Handset maker Nokia's ultralow-power short-range wireless technology is to be developed as a new version of Bluetooth to connect devices such as watches and heart monitors, the company said.
Nokia's agreement to offer the technology as the basis for an ultralow-power Bluetooth standard should help speed its adoption and encourage acceptance rather than be a competing technology, the Bluetooth special-interest group said.
Nokia's Wibree short-range radio link uses a fraction of the power of previous systems and can hook up devices with small batteries or power capacity.
The agreement could mean wireless links for toys, sports monitors and watches, as well as sensors used in health monitoring, which have not been able to use Bluetooth until now because of its power demands.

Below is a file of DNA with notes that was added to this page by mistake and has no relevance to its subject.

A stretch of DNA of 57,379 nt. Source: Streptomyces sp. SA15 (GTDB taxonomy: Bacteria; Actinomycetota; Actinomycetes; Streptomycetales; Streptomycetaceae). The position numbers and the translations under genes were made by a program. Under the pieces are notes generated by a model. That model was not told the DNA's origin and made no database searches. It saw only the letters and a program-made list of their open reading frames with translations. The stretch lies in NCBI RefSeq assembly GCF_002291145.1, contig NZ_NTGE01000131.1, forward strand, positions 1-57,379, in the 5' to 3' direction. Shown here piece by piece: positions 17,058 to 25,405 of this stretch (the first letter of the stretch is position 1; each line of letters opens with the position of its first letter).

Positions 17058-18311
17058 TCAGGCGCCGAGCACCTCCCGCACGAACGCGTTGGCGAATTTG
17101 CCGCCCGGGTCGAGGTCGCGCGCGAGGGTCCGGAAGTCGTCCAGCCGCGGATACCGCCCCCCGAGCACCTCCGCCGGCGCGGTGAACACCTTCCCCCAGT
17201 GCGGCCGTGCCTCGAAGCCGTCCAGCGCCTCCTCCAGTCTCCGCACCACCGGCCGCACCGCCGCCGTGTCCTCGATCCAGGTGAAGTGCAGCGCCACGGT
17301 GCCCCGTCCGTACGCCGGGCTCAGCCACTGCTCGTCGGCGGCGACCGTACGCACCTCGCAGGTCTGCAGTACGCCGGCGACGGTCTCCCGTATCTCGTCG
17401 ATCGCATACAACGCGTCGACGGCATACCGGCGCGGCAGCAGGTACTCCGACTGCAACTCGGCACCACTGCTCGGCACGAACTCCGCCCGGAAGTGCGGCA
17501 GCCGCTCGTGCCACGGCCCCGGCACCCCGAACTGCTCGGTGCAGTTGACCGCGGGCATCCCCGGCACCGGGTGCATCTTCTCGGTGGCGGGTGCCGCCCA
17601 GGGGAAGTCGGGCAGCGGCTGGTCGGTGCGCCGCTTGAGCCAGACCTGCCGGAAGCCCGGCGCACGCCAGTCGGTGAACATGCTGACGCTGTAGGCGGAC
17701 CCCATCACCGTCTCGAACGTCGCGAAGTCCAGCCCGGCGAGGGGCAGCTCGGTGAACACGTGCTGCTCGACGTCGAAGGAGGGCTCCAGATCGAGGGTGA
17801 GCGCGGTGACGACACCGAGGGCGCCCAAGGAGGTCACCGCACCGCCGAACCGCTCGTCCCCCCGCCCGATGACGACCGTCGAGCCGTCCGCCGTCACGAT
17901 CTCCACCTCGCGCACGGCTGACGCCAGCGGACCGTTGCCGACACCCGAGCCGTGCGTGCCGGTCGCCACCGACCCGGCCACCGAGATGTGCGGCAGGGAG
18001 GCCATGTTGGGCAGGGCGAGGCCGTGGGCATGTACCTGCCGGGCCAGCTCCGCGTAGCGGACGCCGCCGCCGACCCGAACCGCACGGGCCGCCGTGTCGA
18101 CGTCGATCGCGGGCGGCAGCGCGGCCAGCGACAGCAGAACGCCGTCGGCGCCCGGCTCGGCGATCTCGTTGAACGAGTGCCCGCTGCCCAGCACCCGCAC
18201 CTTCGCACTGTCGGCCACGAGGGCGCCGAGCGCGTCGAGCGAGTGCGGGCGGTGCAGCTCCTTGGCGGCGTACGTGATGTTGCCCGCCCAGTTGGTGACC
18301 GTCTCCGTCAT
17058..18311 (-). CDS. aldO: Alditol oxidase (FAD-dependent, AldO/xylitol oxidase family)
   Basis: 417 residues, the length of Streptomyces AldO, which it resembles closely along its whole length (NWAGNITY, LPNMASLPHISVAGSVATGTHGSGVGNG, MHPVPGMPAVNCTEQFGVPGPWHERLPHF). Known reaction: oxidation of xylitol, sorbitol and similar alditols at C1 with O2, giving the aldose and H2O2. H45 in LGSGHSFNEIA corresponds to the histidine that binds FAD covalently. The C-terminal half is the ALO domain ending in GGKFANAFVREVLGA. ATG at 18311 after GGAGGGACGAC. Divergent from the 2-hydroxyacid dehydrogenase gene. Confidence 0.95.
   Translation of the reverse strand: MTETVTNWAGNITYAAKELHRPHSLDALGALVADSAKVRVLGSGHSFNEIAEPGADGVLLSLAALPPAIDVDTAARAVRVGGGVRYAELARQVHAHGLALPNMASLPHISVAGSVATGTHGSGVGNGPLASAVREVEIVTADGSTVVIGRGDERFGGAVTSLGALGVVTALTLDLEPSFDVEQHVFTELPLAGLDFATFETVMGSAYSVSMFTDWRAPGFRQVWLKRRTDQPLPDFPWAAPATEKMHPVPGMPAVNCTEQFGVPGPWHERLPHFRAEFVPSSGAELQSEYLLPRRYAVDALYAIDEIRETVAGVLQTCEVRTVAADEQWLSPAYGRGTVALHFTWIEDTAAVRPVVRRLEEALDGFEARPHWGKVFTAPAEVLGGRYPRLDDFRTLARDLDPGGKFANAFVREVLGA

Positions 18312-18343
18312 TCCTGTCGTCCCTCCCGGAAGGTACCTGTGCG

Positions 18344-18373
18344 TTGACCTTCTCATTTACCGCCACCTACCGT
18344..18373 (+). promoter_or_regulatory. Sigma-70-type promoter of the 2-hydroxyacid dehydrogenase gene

Mike Foley, executive director of the Bluetooth group, said product developers have been calling for an ultralow-power standard, which should now be finalized in about a year.
"I would see the products coming relatively quickly after the specs are done," he said in an interview.
Nokia has worked since 2001 on Wibree, which provides a radio link of up to 30 feet between devices.
"The capability of addressing and connecting low-power devices should actually also bring a boost to the traditional Bluetooth," said Harri Tulimaa, head of Nokia's technology-licensing team.